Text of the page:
Mr Robert Thompson, who farms six units around County Durham, has become one of the latest victims of the outbreak at his holding at Edgeknowle, Hamsterley.

Mr Thompson, who was the host of North Sheep '96, called in the ministry last Friday after discovering about 30 very lame in-lamb ewes from a field of 100 next to the River Wear. Others on the farm were not affected, but some 250 had to be slaughtered.

Mr Thompson said the animals were shearlings or two-shear ewes, all carrying twins. He could not understand how they had become infected, unless the disease had been carried on the wind, as the ewes had been on the farm for over a year. He paid tribute to the ministry vets, who he said had been "pleasant, helpful, understanding and considerate."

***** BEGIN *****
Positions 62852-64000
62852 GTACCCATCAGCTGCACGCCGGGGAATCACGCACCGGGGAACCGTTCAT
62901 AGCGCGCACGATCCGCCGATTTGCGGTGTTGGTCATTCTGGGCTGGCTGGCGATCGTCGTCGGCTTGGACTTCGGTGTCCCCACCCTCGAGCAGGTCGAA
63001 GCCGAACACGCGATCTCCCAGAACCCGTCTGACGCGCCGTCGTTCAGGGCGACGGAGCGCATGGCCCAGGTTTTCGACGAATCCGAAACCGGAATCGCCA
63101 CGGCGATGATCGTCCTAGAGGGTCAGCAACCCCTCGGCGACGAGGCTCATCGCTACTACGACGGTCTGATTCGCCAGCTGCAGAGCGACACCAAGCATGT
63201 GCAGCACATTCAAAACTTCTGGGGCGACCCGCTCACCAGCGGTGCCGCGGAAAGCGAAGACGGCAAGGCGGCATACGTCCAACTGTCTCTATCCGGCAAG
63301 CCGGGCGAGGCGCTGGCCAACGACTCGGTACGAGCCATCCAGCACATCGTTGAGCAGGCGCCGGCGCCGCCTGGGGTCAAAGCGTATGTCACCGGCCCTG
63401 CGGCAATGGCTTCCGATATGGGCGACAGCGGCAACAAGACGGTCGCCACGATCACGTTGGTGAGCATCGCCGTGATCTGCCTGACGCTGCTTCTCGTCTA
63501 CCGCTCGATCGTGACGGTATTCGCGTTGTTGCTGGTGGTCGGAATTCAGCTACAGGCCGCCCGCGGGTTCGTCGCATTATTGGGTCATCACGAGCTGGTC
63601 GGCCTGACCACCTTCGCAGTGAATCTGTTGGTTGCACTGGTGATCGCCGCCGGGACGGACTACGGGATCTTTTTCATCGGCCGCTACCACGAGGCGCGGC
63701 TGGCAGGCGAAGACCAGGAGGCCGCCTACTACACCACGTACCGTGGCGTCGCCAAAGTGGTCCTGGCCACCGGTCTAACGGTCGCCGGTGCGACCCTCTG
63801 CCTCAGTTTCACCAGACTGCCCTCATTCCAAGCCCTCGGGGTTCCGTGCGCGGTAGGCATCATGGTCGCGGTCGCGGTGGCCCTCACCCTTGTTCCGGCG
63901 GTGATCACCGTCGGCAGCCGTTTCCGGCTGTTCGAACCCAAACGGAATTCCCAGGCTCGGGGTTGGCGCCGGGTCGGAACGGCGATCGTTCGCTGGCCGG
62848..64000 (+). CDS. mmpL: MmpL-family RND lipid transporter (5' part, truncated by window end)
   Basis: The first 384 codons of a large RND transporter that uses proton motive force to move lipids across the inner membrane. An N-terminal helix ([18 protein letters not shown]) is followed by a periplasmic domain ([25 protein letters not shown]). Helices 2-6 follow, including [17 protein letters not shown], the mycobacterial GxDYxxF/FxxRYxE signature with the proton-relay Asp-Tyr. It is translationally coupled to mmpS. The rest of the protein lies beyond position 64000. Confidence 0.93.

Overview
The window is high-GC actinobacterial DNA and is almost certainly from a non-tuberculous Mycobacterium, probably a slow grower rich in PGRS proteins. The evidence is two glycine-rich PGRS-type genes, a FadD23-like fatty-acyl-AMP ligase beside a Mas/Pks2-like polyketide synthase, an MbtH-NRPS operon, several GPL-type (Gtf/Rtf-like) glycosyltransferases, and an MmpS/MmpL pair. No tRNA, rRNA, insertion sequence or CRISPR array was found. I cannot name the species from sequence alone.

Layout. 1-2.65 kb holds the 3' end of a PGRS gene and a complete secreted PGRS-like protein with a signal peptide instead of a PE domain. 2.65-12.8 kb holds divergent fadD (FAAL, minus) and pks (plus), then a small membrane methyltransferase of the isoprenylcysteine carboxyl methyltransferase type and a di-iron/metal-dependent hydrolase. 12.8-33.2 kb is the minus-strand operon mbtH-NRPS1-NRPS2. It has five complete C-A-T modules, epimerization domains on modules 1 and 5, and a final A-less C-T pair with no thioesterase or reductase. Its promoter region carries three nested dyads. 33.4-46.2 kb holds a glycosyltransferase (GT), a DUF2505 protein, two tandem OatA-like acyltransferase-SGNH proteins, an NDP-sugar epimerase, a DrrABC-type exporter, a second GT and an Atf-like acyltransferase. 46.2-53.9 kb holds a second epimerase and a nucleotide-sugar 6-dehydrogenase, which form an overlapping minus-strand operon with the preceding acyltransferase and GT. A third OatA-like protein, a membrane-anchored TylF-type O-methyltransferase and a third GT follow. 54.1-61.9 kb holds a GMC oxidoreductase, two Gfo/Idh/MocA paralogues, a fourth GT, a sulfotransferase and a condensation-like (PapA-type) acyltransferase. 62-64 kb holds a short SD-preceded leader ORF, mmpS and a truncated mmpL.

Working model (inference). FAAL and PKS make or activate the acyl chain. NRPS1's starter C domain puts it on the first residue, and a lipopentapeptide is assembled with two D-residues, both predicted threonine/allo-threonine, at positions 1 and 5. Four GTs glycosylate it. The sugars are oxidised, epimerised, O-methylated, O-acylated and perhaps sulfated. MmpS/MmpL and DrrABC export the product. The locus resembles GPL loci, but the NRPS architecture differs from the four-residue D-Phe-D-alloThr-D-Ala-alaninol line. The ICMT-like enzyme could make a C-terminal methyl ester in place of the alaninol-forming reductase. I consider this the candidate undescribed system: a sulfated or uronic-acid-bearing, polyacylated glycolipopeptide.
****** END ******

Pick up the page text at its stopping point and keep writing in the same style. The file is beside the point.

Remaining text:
Mr Thompson, who had a total of 450 cattle and 2,500 sheep before the cull, is still living in fear that the disease might find its way to his other farms. So far, thankfully, cattle that have recently calved are not affected. He is also experiencing a welfare problem as the farmhand who looked after the culled sheep can not travel to other farms to look after any animals.

Although he faces financial implications from the outbreak, Mr Thompson said what concerned him most was not the compensation issue but the fact that the disease affected the whole farming way of life.